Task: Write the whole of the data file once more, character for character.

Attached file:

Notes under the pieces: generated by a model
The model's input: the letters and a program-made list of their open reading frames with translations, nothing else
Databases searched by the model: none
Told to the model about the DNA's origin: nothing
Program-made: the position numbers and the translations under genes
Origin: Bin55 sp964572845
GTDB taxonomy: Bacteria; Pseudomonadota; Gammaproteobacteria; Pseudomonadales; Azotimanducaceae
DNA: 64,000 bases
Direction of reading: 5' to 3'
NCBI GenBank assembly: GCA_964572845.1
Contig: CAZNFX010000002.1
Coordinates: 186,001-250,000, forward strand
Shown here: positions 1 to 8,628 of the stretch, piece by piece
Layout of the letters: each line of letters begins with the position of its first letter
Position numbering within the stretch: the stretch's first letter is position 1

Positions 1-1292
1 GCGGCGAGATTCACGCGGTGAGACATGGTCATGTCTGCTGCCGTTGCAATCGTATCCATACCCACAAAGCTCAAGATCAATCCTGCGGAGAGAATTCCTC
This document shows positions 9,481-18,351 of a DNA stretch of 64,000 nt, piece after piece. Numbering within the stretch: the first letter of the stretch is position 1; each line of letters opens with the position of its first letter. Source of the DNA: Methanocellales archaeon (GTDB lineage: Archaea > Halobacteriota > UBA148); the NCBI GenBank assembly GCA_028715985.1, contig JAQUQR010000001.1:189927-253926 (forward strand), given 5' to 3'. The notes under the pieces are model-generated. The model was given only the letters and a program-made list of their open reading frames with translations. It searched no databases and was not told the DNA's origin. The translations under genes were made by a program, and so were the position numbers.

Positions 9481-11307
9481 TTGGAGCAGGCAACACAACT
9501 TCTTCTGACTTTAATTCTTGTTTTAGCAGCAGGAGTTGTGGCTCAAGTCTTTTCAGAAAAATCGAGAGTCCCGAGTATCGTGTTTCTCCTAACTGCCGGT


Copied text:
Notes under the pieces: generated by a model
The model's input: the letters and a program-made list of their open reading frames with translations, nothing else
Databases searched by the model: none
Told to the model about the DNA's origin: nothing
Program-made: the position numbers and the translations under genes
Origin: Bin55 sp964572845
GTDB taxonomy: Bacteria; Pseudomonadota; Gammaproteobacteria; Pseudomonadales; Azotimanducaceae
DNA: 64,000 bases
Direction of reading: 5' to 3'
NCBI GenBank assembly: GCA_964572845.1
Contig: CAZNFX010000002.1
Coordinates: 186,001-250,000, forward strand
Shown here: positions 1 to 8,628 of the stretch, piece by piece
Layout of the letters: each line of letters begins with the position of its first letter
Position numbering within the stretch: the stretch's first letter is position 1

Positions 1-1292
1 GCGGCGAGATTCACGCGGTGAGACATGGTCATGTCTGCTGCCGTTGCAATCGTATCCATACCCACAAAGCTCAAGATCAATCCTGCGGAGAGAATTCCTC
This document shows positions 9,481-18,351 of a DNA stretch of 64,000 nt, piece after piece. Numbering within the stretch: the first letter of the stretch is position 1; each line of letters opens with the position of its first letter. Source of the DNA: Methanocellales archaeon (GTDB lineage: Archaea > Halobacteriota > UBA148); the NCBI GenBank assembly GCA_028715985.1, contig JAQUQR010000001.1:189927-253926 (forward strand), given 5' to 3'. The notes under the pieces are model-generated. The model was given only the letters and a program-made list of their open reading frames with translations. It searched no databases and was not told the DNA's origin. The translations under genes were made by a program, and so were the position numbers.

Positions 9481-11307
9481 TTGGAGCAGGCAACACAACT
9501 TCTTCTGACTTTAATTCTTGTTTTAGCAGCAGGAGTTGTGGCTCAAGTCTTTTCAGAAAAATCGAGAGTCCCGAGTATCGTGTTTCTCCTAACTGCCGGT